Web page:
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Links to my published articles online
List of Publications with Full Citations

(in press)
A Longitudinal Analysis of Weblogs: 2003-2004

Adolescent Diary Weblogs and the Unseen Audience

Conversations in the Blogosphere: An Analysis "from the Bottom Up". Hawaii International Conference on System Sciences (HICSS-38) Best Paper Nominee.

Weblogs as a bridging genre

Bridging the Gap: A Genre Analysis of Weblogs. Winner of the 2004 EduBlog Awards as best paper.

Common Visual Design Elements of Weblogs

Women and Children Last: The Discursive Construction of Weblogs

Time until my next publication submission deadline
15 June 2006 23:59:59 UTC-0500

Links to my conference papers online
The Performativity of Naming: Adolescent Weblog Names as Metaphor

Buxom Girls and Boys in Baseball Hats: Adolescent Avatars in Graphical Chat Spaces

Time until my next conference submission deadline
14 November 2006 23:59:59 UTC-0500

Adolescents and Teens Online Bibiliography
Last updated July 8, 2005.

Weblog and Blog Bibliography
Last Updated November 22, 2005.

My CiteULike Page

My Book2
New books are added but reading status is rarely accurate.

May 05, 2006

Day Two of the International Congress of Qualitative Inquiry

My first session this morning was called Performing Methodologies [and/or/is/of/in/...] Performing Cultures. Ronald J. Pelias, Southern Illinois University-Carbondale, runs a program that fascinates me.  In this panel three of his students presented autoethnographic performance pieces that ranged from a look at archival research and the researcher as artifact to whiteness and straightness using teeth as a metaphor.  Wonderful fascinating performance "art" pieces grounded in academic research...gotta love it.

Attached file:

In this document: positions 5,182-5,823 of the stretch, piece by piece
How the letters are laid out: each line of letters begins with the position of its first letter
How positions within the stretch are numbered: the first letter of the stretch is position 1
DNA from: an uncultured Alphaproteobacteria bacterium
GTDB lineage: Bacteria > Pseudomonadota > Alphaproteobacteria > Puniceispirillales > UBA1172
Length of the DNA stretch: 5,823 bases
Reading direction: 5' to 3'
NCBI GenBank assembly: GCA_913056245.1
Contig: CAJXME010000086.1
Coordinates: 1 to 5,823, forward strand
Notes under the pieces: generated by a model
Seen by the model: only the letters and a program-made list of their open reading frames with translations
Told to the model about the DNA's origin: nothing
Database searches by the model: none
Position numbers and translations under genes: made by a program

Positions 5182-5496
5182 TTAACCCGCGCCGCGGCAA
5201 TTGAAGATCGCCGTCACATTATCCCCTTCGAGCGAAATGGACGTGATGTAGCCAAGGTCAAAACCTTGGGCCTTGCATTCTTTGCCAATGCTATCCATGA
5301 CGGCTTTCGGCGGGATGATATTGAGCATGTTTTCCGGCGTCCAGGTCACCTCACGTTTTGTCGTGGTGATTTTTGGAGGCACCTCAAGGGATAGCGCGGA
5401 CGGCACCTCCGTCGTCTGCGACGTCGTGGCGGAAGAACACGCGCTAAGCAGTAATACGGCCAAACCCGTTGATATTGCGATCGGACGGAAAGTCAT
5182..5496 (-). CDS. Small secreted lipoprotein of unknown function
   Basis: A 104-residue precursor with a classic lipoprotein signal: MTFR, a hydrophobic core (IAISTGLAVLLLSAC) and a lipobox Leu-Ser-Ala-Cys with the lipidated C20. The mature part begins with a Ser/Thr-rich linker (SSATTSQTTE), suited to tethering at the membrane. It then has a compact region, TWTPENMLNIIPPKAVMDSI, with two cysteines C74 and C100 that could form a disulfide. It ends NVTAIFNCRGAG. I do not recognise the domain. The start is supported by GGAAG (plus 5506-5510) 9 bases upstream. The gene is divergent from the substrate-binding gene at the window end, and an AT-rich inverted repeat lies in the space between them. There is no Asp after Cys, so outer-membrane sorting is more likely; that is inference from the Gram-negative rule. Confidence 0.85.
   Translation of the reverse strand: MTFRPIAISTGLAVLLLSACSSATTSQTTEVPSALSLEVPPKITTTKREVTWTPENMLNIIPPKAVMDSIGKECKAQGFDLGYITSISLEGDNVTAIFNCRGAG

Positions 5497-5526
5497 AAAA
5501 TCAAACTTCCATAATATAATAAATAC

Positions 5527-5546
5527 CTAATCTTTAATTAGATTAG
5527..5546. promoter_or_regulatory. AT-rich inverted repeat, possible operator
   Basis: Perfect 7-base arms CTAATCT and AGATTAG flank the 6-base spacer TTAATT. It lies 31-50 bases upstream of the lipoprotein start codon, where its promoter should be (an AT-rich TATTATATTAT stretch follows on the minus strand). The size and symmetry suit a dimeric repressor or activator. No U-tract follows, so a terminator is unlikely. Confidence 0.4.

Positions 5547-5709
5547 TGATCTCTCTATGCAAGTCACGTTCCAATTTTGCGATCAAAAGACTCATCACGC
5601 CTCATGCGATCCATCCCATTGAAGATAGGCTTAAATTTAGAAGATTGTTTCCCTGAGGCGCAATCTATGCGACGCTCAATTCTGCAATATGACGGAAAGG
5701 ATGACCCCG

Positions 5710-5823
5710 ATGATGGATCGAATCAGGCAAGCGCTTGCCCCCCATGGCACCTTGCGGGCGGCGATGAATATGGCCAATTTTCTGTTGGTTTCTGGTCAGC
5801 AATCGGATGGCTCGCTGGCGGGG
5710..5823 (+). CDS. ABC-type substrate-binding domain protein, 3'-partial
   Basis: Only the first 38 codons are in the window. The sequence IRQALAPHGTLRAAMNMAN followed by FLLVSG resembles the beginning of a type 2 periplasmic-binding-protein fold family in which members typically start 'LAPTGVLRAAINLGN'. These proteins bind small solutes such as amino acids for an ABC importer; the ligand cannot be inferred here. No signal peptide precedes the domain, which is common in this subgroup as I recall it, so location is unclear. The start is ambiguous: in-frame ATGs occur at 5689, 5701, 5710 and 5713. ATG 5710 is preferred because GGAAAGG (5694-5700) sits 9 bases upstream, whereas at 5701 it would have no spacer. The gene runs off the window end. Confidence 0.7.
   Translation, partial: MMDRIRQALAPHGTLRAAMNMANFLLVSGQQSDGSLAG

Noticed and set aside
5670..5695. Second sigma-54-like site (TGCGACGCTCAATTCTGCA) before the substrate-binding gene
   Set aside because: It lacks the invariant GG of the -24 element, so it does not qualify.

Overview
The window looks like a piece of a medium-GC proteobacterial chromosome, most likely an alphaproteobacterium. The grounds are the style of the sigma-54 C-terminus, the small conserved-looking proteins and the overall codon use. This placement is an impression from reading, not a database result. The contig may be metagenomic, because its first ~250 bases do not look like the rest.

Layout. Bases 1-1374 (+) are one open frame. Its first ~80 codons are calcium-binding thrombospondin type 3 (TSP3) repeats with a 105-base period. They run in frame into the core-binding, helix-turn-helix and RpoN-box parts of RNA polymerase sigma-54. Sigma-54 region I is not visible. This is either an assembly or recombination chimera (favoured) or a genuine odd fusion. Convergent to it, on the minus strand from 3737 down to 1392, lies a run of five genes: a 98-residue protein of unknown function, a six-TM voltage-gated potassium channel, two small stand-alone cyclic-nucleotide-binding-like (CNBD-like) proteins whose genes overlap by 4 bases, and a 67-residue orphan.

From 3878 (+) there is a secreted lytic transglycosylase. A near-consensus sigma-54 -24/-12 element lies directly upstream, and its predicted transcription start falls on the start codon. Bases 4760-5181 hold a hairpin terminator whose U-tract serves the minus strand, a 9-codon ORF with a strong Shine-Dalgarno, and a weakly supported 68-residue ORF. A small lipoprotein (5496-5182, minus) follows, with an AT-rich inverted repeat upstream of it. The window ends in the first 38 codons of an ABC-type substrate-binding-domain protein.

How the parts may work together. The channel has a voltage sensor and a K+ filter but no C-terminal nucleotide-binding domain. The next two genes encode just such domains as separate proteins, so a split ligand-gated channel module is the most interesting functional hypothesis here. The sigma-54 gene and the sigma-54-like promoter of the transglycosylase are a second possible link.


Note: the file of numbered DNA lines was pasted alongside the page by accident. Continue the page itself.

I went to two more panels Computer Assisted Research, Irks, and Social Policy and Post colonial Blogosphere:  Examining Digital Diasporas.  I could give you a lot of notes from all the papers but I would rather talk about the most interesting paper of the day.

Research in New Media:  Ethical Considerations for Removed Subjects, Jen Almjeld and Sergey Rybas, Bowling Green State University.

Their paper looks at the ethical issues surrounding what they call "dead" documents.  What they refer to as "dead" are sites that have become stable and are no longer active.  They stated that "dead" is a problematic word, and I agree.  Mostly what I think they mean are sites that have become archival and have not been updated.  Their presentation acknowledged the complexities of public vs. private, asked when consent is really needed, and looked at subject autonomy of "removed subjects."  I sincerely hope they work out the kinks and submit this paper for publication.

I had lunch with Caroline Haythornthwaite and spent a couple of hours having great academic conversation...gotta love that too.

Posted by prolurkr at May 5, 2006 09:03 PM


I agree with you about that paper - sounds interesting (I have contacted Jen to get a copy).

Posted by: David Brake at May 6, 2006 03:30 AM

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